He is young, progressive, and on paper, a perfect candidate for the B.C. NDP. Aaron Sam is the sort of young lawyer that is well liked and can help a party present a fresh set of ideas.
So why is the First Nations leader not the party's candidate for Fraser-Nicola in the upcoming provincial election?
Critics say the answer is open nominations.
Last weekend, the B.C. NDP membership of the Fraser-Nicola riding voted for Harry Lali. The former MLA was a known entity to the party faithful, having served the community before as the MLA, losing by 754 votes in 2013.
But NDP leader John Horgan asked Lali to back away and allow Sam a clearer path to victory. Horgan and the party were looking for a First Nations candidate that could help sell the NDP's pitch that it will take the province in a new direction.
Lali, who was first elected in 1991, is seen less as a new way forward and more as part of the NDP's past. But when asked to back away, Lali refused, arguing he was the best choice for the constituents even though he was not the leader's first choice.
"I was the number one choice of the people in the constituency," said Lali. "The essence of democracy is being able to choose your own candidate at the constituency level."
So how did Lali win?
Simply put, Lali got the most votes from the party membership. The answer is that open nominations often reward good political organizers and not necessarily those with the best ideas.
The way nomination meetings work is this: the only people allowed to vote at a nomination meeting are those with an active party membership by a certain cut-off date.
That means the candidates who are often most successful are the ones who can not only sign up the most members but then ensure that they get to vote.
"I don't think there is any doubt that leaving the selection up to the grassroots encounters a whole range of systemic biases against young candidates, against candidates form certain minorities," said University of the Fraser Valley political scientist Hamish Telford.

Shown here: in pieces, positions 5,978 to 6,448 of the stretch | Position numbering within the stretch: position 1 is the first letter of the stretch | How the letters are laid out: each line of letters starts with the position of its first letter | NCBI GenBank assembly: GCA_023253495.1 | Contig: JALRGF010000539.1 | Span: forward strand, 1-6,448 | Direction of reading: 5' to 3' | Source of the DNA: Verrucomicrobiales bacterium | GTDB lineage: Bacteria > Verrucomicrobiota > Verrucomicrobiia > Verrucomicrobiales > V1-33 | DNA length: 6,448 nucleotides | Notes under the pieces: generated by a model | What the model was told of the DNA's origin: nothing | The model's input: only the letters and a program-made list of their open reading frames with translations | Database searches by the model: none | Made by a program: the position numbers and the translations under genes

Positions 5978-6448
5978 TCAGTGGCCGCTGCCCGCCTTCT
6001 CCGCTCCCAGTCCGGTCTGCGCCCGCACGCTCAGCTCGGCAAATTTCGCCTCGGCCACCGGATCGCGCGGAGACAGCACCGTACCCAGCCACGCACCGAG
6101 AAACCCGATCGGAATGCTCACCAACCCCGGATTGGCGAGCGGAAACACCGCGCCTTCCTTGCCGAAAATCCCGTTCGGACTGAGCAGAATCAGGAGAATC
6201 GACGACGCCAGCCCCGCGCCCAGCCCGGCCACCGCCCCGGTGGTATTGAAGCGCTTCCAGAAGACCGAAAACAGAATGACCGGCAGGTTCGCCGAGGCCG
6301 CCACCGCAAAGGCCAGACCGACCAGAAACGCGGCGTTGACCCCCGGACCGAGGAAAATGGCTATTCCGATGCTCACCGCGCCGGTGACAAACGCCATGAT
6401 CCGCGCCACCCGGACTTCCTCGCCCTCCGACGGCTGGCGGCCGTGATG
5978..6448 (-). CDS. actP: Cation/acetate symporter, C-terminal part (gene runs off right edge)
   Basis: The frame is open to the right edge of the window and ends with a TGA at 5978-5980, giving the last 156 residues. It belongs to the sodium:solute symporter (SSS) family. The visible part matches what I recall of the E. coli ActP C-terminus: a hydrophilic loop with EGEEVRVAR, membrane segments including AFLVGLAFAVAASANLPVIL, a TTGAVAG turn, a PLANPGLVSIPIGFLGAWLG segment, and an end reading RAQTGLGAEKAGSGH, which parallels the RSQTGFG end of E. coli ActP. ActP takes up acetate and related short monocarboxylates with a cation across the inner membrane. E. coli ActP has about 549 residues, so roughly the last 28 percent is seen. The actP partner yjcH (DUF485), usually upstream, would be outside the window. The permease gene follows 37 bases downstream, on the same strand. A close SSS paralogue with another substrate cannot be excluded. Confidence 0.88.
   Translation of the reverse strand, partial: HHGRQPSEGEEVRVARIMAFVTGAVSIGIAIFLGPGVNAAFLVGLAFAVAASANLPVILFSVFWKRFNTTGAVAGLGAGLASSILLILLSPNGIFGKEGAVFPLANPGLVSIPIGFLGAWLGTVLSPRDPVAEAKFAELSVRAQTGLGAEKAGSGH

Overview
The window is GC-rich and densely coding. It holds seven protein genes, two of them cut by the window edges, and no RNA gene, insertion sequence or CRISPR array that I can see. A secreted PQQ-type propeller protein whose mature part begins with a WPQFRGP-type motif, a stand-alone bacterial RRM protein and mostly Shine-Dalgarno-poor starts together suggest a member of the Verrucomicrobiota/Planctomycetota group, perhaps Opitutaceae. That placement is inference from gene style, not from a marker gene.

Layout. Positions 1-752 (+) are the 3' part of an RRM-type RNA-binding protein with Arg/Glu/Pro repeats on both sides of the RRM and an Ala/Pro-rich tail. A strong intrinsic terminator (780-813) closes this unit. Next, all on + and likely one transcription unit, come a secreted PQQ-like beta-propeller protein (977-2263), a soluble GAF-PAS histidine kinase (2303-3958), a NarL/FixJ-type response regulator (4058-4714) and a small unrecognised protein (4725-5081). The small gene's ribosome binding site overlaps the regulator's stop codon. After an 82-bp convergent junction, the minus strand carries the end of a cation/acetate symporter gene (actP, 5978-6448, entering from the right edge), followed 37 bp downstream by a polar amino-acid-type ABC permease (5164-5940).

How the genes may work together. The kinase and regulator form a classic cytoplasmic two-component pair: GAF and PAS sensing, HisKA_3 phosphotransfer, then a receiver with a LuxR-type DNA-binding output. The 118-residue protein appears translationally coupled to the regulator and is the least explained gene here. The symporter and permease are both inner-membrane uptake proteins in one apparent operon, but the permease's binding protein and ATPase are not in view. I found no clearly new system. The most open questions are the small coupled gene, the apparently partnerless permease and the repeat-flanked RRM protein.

"That is why it is important to leave room to allow the leaders to choose a certain number of candidates to have a balanced team for the elections."
Does the system work against best candidate?
In electoral politics, the best candidate is the one who can get the most votes.
But in a nomination battle, unlike a general election, it tends to lean toward most aggressive organizers.
As the chief of the Lower Nicola Indian Band, Sam is no stranger in his community. He has been a practising lawyer for more than a decade, has played a role in crucial federal and provincial negotiations and was chief when his band's school installed solar panels to help power it.
But none of those achievements apply directly to the need to sign up members in a community and then get them to vote. That is something that Lali has lots of experience with, and he knows the political system.
The NDP rules put all the the power in the hands of the riding association and the members who show up at the nomination meeting.
"A nomination becomes a numbers game. Whoever can organize better, whoever can sign up the most members and actually get them to the polls, that is how nominations are won," said Lali.
B.C. Liberals do it differently
Under B.C. Liberal Leader Christy Clark, more power has been put into the hands of the party's leadership. Rules allow for election campaign co-chairs Todd Stone and Rich Coleman to pick certain candidates, often labelled as star candidates, without facing an open nomination.
For example, former Haisla Nation chief Ellis Ross was not required to run in a contested nomination in the riding of Skeena.
"There is a real challenge for all political parties. On one hand, parties want to be committed to the grassroots. On the other hand, a leader wants to assemble who he or she thinks is the best team for an election campaign," said Telford.
The NDP does have other ways to balance out its slate of candidates, including an equity mandate that makes it easier for women and other minorities to seek political office.
As for the future of nomination meetings, don't expect any change. The B.C. NDP is proud of its grassroots approach that allows every member a chance to vote for their local candidate.
For hopeful politicians like Sam, it just means they need to figure out how to sign up more members and how to get those members out to vote.